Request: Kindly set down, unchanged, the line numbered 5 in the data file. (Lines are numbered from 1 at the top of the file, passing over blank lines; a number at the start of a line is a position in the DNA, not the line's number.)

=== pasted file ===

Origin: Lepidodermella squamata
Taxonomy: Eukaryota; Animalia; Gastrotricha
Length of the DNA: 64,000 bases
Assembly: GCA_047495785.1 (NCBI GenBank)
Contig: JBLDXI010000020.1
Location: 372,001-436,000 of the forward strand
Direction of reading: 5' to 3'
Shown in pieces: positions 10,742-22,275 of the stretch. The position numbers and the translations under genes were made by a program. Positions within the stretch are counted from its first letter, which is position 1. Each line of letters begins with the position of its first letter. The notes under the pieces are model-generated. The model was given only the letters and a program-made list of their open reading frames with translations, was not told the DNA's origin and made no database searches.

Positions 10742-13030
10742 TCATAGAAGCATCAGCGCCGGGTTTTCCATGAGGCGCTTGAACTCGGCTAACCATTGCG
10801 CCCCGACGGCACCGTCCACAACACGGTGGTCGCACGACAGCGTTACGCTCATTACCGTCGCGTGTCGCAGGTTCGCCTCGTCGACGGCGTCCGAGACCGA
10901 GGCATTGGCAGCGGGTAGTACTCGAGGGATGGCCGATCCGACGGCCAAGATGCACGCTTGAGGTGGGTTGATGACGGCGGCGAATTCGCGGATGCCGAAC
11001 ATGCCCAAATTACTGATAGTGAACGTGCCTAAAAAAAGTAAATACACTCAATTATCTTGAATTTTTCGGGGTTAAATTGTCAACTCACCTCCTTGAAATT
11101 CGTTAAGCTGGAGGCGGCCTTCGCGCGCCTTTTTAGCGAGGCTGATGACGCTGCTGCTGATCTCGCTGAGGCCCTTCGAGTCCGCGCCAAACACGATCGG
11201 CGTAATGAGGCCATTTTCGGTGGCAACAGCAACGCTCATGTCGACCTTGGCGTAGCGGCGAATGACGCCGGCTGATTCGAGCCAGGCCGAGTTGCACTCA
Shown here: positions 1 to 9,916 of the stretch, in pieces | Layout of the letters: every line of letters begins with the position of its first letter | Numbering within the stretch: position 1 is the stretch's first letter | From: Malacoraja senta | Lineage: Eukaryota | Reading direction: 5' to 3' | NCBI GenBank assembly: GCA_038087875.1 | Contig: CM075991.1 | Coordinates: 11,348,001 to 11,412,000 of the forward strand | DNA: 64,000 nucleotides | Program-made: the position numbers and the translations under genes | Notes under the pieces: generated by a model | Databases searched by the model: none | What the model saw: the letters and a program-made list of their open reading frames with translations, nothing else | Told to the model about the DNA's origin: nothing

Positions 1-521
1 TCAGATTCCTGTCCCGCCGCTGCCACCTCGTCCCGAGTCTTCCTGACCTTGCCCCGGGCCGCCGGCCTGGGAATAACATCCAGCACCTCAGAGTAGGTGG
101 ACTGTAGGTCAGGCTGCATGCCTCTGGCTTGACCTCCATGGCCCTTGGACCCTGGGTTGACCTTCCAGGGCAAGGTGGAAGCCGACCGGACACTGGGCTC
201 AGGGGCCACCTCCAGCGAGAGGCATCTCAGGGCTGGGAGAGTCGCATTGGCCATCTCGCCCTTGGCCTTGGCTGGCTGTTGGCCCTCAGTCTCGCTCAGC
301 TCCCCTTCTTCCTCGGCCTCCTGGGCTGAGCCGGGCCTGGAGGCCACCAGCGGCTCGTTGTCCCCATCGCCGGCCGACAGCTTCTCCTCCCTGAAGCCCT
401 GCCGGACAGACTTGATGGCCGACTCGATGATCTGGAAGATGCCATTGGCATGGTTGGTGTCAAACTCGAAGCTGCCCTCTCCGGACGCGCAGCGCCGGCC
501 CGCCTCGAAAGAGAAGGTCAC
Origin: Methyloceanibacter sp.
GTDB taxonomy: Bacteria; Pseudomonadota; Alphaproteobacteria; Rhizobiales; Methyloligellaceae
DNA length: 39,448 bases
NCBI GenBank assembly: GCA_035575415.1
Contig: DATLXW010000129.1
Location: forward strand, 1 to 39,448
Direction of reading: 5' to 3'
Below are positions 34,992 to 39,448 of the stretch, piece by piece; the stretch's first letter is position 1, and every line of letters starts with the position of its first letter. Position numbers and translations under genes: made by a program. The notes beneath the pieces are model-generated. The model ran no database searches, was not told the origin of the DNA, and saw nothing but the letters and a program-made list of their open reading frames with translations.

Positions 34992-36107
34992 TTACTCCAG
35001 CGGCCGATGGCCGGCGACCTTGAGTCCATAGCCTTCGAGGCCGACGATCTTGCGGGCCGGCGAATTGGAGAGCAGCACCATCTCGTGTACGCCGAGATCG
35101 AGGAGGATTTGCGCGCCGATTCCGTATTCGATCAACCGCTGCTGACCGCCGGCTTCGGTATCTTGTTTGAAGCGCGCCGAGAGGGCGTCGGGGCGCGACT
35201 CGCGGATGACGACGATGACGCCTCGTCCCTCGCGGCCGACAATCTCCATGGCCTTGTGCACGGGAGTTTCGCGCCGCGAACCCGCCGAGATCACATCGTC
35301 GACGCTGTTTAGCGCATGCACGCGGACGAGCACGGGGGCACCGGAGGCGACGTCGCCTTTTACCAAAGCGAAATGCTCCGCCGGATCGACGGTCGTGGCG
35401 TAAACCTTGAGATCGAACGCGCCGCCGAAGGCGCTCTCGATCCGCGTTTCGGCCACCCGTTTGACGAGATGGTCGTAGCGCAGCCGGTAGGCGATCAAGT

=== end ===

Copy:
Contig: JBLDXI010000020.1